Some of the most useful answers I have found to these questions relate to a talk by Dennis Dutton. This particular talk is an argument for a Darwinian theory of beauty. It speaks primarily about prehistoric stone axes, but digresses for a moment to speak about a “universal landscape”: a landscape composition that was discovered to be, regardless of where a person was from, pleasing. Its effect was related to, the study believed, our common African savannah evolution. Its composition is this: clear sky, open grassland, a water source with a path towards it, the presence of animals or birds, and a diversity of vegetation, especially of trees with low enough branches that one could easily use them to evade a predator. This landscape is easily pictured; it is a painting by Poussin, Le Lorrain, Corot, Constable. It is not, however, an image that is typically Canadian.
Imagine works by the Group of Seven, particularly one of the most famous ones: their waters are often inhospitable and not to be traversed; their rocks are hard and punishing; their trees are ragged and wind-whipped; and there are never, except in very rare instances, any animals (A notable exception are Herbert Sidney Palmer’s paintings with sheep, but, interestingly, they very rarely have a shepherd). The execution of these paintings is often very rugged and expressive, as well, amplifying their robust and imposing character. When viewing images like these, especially the panels that were created immediately before what was being painted, where does this leave the viewer? They are left with a depiction of nature as a vast and threatening space that is at best indifferent and at worst violently opposed to their existence. It is exactly this that I believe lies at the heart of the Canadian identity, and what was first touched on by the aesthetic of the Group of Seven: that Canadians are a people so consciously and unconsciously affected by the threat of the land that it becomes their most persistent trait and the main motivator of most of their choices and actions. It is, too, as a matter of contrast, what perhaps best differentiates a Canadian from an American.
Canadians are polite, practical minded collectivists who often fear standing out because doing so may mean being overtaken by a hostile environment (even the habit of “eh?” implies the speaker’s concern with being together with the listener), whereas for Americans, since their biggest threat, historically and contemporarily, has not been the land, but other people, a nation of individualists has formed. This may be why artist collectives are so intrinsic to Canadian art (and could the Group of Seven not be said to be the first?). This menace from the environment also appears to be at the center of the darkness, discontent and sense of powerlessness that accompanies many things Canadian. It is expressed in song when “Un Canadien Errant” asks, “If you see my country, / My unhappy country…” and in literature when someone says to Leo Percepied (which loosely translated from French means “pierced foot”), protagonist of “The Subterraneans” by Jack Kerouac (whose parents were French-Canadian and whose birth name was Jean-Louis Kérouac), “The trouble with you, Percepied… You’ve got rotten bags in the bottom of your store… You Canucks are really all alike and I don’t even believe you’ll admit it when you die.” This, I believe, is the “why” of landscape. It is not only important, but doubly so, because if our shared identity is both troubling and difficult to share, it is exactly why its principal expression must be engaged with.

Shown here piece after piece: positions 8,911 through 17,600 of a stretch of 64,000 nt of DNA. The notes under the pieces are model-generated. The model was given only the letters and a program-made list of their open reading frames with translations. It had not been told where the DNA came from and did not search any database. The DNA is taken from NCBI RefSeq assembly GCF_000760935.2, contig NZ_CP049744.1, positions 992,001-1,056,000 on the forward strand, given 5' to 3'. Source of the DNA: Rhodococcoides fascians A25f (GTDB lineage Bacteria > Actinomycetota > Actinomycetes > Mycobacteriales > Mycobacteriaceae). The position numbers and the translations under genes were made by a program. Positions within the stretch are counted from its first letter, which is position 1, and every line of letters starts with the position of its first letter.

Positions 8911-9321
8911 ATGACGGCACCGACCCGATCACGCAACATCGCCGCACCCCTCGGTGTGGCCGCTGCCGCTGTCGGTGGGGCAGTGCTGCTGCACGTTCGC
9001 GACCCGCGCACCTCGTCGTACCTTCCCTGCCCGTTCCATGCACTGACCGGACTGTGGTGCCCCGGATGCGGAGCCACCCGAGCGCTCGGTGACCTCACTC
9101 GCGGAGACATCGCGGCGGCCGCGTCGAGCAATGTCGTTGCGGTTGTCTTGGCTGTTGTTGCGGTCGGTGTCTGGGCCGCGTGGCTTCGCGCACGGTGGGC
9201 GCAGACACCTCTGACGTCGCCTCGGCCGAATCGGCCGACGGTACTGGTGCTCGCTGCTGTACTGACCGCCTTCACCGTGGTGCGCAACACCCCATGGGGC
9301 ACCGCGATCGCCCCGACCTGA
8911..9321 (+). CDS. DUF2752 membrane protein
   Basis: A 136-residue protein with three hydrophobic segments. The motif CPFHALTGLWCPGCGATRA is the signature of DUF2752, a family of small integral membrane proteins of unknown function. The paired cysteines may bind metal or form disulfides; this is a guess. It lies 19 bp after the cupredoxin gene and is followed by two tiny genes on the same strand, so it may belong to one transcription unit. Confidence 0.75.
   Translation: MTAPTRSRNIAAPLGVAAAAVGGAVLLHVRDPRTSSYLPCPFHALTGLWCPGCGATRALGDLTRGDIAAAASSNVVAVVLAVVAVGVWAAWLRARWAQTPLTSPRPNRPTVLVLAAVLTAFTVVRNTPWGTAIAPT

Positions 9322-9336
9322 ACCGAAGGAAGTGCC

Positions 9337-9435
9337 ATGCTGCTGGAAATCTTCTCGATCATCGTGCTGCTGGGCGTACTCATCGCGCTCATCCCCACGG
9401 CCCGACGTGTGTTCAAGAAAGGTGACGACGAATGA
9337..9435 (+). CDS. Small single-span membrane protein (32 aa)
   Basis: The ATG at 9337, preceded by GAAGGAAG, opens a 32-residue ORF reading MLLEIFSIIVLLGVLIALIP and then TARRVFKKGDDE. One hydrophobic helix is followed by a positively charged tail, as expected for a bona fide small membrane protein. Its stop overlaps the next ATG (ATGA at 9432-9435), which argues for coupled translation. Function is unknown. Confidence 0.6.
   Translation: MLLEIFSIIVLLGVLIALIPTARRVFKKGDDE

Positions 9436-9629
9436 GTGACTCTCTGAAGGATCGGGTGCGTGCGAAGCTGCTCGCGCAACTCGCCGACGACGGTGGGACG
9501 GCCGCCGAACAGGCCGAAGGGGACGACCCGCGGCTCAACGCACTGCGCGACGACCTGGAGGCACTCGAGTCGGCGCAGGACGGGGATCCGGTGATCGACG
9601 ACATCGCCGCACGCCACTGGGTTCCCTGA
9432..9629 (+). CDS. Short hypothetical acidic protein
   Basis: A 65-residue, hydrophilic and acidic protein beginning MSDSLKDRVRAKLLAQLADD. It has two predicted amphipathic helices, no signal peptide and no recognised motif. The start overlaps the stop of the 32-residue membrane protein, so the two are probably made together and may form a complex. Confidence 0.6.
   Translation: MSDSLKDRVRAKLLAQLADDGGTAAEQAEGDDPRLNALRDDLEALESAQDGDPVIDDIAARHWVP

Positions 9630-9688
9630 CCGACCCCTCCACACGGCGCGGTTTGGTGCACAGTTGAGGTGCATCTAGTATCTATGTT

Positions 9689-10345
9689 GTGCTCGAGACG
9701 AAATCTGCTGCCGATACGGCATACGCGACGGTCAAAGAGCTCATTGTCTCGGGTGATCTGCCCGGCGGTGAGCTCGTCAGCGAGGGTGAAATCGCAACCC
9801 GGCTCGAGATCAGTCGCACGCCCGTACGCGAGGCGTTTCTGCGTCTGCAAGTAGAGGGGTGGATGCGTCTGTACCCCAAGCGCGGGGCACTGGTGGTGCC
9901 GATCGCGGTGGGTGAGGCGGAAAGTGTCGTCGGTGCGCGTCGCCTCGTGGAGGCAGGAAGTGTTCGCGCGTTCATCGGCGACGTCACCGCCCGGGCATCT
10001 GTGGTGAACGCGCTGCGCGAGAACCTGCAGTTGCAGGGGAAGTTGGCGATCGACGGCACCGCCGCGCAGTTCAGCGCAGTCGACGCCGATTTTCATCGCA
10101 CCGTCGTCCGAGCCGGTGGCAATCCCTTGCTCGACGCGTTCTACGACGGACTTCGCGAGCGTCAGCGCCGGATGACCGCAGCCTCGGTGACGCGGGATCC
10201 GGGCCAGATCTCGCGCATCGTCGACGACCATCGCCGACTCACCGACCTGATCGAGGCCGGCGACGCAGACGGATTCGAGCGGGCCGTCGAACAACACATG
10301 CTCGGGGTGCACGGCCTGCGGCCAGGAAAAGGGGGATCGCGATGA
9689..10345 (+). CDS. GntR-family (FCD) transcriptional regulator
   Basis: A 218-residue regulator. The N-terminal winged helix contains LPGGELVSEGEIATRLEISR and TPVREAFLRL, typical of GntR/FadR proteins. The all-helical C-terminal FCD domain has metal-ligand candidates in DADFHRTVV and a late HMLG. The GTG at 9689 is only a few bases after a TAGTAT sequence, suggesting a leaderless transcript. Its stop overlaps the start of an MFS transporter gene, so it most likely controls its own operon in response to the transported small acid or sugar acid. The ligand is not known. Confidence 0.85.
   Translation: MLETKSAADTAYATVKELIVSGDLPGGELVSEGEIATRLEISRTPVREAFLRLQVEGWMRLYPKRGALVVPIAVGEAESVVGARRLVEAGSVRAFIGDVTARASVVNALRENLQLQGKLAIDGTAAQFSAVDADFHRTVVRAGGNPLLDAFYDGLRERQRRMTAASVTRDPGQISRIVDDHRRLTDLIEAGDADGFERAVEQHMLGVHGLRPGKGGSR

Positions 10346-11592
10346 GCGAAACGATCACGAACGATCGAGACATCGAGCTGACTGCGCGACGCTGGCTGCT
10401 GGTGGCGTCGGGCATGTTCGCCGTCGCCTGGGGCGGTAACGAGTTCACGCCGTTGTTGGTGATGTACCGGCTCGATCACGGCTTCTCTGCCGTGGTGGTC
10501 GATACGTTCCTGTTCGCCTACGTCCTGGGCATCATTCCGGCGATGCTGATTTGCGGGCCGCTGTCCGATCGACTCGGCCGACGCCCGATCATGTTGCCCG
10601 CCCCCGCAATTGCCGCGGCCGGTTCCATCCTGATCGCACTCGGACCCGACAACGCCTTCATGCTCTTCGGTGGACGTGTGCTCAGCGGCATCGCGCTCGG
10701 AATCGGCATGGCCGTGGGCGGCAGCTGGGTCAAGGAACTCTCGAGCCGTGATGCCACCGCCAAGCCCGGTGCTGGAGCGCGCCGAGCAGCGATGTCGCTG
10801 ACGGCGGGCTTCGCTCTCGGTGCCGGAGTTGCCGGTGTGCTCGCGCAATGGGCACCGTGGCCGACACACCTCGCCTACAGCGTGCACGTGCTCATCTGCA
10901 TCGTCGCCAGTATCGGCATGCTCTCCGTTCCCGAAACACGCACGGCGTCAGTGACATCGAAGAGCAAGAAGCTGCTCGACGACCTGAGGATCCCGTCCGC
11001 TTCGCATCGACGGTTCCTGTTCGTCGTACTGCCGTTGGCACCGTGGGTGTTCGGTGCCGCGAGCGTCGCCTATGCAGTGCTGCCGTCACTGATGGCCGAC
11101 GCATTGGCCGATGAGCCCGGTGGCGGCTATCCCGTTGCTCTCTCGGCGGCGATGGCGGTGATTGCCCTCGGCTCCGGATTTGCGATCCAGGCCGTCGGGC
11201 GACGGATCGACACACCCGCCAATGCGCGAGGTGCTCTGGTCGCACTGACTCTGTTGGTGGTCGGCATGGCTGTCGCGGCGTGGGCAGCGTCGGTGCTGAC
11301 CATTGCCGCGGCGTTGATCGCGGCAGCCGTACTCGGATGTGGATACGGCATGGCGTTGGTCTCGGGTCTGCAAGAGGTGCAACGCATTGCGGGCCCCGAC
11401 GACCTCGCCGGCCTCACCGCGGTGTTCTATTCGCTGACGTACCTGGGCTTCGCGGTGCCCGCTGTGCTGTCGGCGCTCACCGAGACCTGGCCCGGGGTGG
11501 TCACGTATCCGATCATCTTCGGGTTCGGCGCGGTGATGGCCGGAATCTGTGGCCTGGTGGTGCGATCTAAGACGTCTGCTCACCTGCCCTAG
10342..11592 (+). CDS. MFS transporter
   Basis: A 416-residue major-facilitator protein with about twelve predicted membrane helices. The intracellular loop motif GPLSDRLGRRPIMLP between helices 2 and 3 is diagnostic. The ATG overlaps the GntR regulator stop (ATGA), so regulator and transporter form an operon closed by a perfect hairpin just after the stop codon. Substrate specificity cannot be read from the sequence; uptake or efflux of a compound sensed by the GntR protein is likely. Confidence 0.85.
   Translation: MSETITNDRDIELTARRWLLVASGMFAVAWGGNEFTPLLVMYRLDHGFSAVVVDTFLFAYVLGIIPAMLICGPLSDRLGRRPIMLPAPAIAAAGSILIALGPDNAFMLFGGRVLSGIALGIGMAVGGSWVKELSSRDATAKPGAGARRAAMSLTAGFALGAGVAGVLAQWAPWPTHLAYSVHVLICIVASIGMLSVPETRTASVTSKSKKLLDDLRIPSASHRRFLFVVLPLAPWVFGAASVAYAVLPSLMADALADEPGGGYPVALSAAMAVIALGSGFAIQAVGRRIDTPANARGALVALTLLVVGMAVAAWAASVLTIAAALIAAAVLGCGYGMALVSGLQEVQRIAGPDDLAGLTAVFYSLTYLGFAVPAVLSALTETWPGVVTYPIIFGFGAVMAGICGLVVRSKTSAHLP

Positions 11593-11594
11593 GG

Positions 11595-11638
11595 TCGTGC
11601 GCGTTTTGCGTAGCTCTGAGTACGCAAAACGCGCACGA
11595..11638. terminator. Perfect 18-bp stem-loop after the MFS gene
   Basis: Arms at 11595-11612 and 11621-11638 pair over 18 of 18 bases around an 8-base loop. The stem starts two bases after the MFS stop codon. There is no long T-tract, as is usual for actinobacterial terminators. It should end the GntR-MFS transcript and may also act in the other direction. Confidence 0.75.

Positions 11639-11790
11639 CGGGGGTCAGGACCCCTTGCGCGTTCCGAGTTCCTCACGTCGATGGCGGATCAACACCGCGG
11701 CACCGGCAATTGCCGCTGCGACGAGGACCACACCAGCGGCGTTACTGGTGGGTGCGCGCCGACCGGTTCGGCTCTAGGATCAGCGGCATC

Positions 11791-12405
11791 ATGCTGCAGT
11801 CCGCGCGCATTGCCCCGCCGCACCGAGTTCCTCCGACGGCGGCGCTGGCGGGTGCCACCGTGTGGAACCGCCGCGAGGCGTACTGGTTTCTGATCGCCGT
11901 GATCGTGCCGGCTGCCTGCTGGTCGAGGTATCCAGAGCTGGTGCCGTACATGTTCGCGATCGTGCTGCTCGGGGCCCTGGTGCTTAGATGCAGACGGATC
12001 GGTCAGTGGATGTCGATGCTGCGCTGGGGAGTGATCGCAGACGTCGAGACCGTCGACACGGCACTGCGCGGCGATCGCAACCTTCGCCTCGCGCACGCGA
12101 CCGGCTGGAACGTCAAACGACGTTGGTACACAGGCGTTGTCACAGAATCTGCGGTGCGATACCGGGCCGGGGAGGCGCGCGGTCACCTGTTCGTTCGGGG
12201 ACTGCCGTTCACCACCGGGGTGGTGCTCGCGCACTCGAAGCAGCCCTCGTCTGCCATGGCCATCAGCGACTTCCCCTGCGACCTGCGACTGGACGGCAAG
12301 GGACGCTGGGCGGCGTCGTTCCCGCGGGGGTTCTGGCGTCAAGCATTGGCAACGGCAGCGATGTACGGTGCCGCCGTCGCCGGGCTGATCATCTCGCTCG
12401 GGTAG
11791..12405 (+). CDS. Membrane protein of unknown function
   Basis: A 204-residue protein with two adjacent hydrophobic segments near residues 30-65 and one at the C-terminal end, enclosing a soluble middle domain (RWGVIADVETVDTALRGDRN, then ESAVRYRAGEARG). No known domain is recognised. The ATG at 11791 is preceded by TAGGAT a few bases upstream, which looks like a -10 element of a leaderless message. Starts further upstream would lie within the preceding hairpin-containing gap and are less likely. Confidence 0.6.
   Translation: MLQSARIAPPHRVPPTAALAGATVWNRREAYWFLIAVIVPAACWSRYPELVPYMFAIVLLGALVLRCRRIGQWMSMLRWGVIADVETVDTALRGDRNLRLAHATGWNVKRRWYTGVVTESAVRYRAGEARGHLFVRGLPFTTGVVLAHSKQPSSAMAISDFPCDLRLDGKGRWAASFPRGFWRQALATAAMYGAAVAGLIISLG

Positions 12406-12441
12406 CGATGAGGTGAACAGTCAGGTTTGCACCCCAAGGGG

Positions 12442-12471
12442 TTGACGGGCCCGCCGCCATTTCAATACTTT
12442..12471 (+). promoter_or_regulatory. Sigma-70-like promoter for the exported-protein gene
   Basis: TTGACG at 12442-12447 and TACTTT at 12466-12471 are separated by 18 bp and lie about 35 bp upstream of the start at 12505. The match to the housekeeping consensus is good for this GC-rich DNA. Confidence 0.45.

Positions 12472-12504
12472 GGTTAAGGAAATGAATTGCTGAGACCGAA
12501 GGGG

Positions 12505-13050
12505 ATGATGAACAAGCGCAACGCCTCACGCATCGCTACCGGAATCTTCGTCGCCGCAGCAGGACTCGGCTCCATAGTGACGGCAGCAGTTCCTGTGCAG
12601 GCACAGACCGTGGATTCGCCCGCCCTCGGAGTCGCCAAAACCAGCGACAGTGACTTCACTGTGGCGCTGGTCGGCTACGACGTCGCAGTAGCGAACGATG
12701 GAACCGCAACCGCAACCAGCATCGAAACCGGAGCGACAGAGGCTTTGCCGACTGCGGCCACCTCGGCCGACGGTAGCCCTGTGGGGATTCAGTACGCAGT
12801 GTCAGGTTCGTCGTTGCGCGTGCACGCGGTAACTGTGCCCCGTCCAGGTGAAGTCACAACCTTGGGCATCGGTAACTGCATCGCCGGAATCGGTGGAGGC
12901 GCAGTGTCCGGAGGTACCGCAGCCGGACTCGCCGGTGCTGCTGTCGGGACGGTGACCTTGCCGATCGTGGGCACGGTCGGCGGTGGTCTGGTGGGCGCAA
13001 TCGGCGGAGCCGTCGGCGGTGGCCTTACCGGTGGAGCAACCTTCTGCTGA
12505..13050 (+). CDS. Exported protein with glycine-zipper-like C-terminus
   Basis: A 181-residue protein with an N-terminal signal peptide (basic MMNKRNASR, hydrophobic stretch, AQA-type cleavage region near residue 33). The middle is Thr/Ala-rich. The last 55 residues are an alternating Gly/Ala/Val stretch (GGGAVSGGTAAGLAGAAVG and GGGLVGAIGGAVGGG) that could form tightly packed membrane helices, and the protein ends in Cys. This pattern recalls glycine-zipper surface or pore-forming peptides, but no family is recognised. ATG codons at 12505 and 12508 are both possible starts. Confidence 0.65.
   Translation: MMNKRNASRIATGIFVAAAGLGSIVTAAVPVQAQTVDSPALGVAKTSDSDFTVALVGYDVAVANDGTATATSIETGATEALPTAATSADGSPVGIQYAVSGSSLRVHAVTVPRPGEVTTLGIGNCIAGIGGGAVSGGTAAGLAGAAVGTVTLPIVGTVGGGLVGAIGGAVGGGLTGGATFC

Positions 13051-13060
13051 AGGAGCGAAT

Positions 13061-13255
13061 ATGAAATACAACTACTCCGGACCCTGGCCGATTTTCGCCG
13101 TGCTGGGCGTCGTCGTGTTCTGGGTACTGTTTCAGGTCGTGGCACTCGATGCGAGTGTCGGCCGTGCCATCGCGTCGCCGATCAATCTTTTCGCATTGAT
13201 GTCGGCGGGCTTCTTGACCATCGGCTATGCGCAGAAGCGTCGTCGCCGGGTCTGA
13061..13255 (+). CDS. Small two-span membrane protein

Landscape paintings, these “orange leaves”, can be disliked, but they must not be dismissed. The traditions of their style, method and approach are fundamental to the Canadian consciousness, and central not only to the way that this consciousness relates to others, but most importantly, the way this consciousness relates to itself. To be authentic and vital, both as a Canadian and an individual within Canada, it must be grappled with because, if like Ross King said, Tom Thomson’s The West Wind is a “Canadian Laocoön”, then the landscape itself is the Laocoön of the Canadian psyche. This acknowledgment has been and will continue to be essential, because not only Canadians, but people of every country are, ultimately, like the grapes for wine — we become where we are grown.